The process leading to the revision of the 1969 policy can be traced to the work of PPLAC which was to coordinate the activities of population in the country. They started the process of consultation and consensus-building toward the revision of the 1969 policy. PPLAC was later replaced by the National Population Council (NPC) after the passing into law its bill in 1992. The government was involved in the 1994 policy through the NPC, its legislature, ministry, and other agencies. These were to provide the legal, structural and financial support to achieve the interest of the government of improving population-related indicators. Other actors on the policy were the International Non-governmental Organizations (INGOs), local Non-governmental organizations (NGOs), and some donors. Traditional leaders were also part of the actors since there were the traditional authorities to the people. The process to develop this policy started earlier and involved constant consultation and consensus-building from all actors. The process involved educating the population about population issues and traditional leaders to come to an understanding of their role in the process while other stakeholders were also educated. The content of the policy involved objectives, targets, implementation strategies, and others. The policy has a national, regional, and district contexts. That is, the policy is a national policy but would be implemented in the regions and districts by the various agencies and institutions in these places. The national strata play the supervisory role even though some international organizations or NGOs play that watchdog role.
At the district level space is created for involving traditional leaders.
Just like the 1969 policy faced barriers that made it difficult for it to achieve its targets, the 1994 revised edition has also faced some barriers in these 27years of its existence. One of such barriers is the cultural barrier to issues of fertility. Ghana just like most African countries is a pronatalist society hence despite the progress made in our contraceptive prevalence it is still held back by beliefs against it. This negatively affects the policy since it causes the population to increase. Political and Donor interference, the fact that the NPC depends on donor and the government to run, there have been instances of no political will to prosecute an agenda or political interference when a move from NPC doesn't sit well with the government. Donors also have their motives for donating hence they tend to interfere in the implementation process if it does not help achieve their motives and goals. Also, it is a big barrier not to have the Gender Ministry on the composition of the council of the NPC since they are directly involved with the population that play a major part in increasing population.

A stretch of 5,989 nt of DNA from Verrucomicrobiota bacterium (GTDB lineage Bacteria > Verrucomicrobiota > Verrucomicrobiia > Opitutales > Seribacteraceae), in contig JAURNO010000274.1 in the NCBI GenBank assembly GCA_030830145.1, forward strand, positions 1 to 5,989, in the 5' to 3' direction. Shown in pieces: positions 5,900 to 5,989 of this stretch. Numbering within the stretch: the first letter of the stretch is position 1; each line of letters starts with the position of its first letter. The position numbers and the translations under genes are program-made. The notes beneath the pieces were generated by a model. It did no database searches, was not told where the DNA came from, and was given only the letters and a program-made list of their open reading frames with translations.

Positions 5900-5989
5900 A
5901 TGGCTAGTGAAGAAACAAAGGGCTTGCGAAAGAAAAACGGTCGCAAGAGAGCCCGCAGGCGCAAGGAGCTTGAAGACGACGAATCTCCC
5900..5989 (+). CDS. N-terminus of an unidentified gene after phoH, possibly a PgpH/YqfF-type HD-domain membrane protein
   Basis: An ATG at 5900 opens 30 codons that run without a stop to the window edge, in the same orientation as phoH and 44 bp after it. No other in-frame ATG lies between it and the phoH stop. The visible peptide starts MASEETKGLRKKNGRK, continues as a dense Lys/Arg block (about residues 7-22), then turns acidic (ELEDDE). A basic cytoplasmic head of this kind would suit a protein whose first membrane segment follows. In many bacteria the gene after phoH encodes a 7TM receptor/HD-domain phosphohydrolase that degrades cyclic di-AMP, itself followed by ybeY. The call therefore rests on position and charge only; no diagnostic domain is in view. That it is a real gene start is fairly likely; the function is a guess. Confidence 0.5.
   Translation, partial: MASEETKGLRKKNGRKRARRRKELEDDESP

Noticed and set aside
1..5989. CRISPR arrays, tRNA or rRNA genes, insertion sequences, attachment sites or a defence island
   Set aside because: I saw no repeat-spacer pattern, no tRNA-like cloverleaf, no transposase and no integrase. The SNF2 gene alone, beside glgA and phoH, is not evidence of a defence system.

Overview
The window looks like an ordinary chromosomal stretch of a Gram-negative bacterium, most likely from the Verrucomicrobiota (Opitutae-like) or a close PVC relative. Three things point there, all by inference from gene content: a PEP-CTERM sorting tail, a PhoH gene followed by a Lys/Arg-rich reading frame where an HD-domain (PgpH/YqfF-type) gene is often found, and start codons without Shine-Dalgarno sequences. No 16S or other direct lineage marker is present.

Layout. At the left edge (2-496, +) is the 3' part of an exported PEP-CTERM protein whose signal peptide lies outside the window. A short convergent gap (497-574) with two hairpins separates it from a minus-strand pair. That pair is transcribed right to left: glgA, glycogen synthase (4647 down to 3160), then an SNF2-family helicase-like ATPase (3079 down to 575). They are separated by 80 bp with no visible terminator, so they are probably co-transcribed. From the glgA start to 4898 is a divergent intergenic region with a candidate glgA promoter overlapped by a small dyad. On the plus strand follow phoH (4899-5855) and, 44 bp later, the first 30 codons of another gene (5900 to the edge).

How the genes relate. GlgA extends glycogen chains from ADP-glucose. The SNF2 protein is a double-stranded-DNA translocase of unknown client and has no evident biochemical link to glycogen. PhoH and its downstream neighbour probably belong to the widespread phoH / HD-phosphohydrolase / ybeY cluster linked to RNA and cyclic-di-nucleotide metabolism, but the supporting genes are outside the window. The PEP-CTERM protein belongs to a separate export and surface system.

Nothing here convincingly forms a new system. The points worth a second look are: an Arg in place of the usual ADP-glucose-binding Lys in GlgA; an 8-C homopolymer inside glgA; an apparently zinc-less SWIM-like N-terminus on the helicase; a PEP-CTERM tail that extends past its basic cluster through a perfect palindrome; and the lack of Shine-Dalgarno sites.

These barriers would teach us that there are lessons to be learned by policymakers to consider them in their policymaking to make more impacts and achieve more targets in subsequent policies. One of the lessons that can be learned is that there must be timelines to population policies like the censuses so that the policies would be reviewed or revised regularly to reflect the prevailing circumstance of population and demographic issues. It must be learned that it is not enough to have the policy but more effort and resources should be directed to educating and motivating the population for them to practice lifestyles that help improve population indices in the country. For example, contraceptives can be made free at health facilities to motivate people to use them. In the education of the people, there should be diversification of communication to explore other forms of communications such as social media either than the traditional media.
In a tone of finality, it has become apparent that despite the theoretical relevance of the 1994 revised edition of the National Population policy in Ghana its impact has not been as anticipated. The barriers discussed above and many other things have played a role in that. It is also clear that after 27 years of being in existence there is a need for another revision since there was been new trends of demographic issues that need to be considered, one clear example is the issue of LGBT since it has a place in affecting the population increase or decrease.
- Ghana National Population Council. (1994). GOVERNMENT OF GHANA NATIONAL POPULATION POLICY (Revised Edition, 1994). 10.
- Ghana National Population Council. (2019). History of NPC – National Population
- Kwankye, S. O., & Cofie, E. (2015). Ghana’s population policy implementation: Past, present and future. Etude de La Population Africaine, 29(2), 1734–1748.
- Population Reference Bureau. (2013). World Population Data Sheet 2013. 10–11.
- Republic of Ghana. (1969). Population Planning for National Progress and Prosperity - Ghana Population Policy. Accra, Ghana.
- Soares, A. P. (2013). Studies in Family Planning Ghana: Official Policy Statement.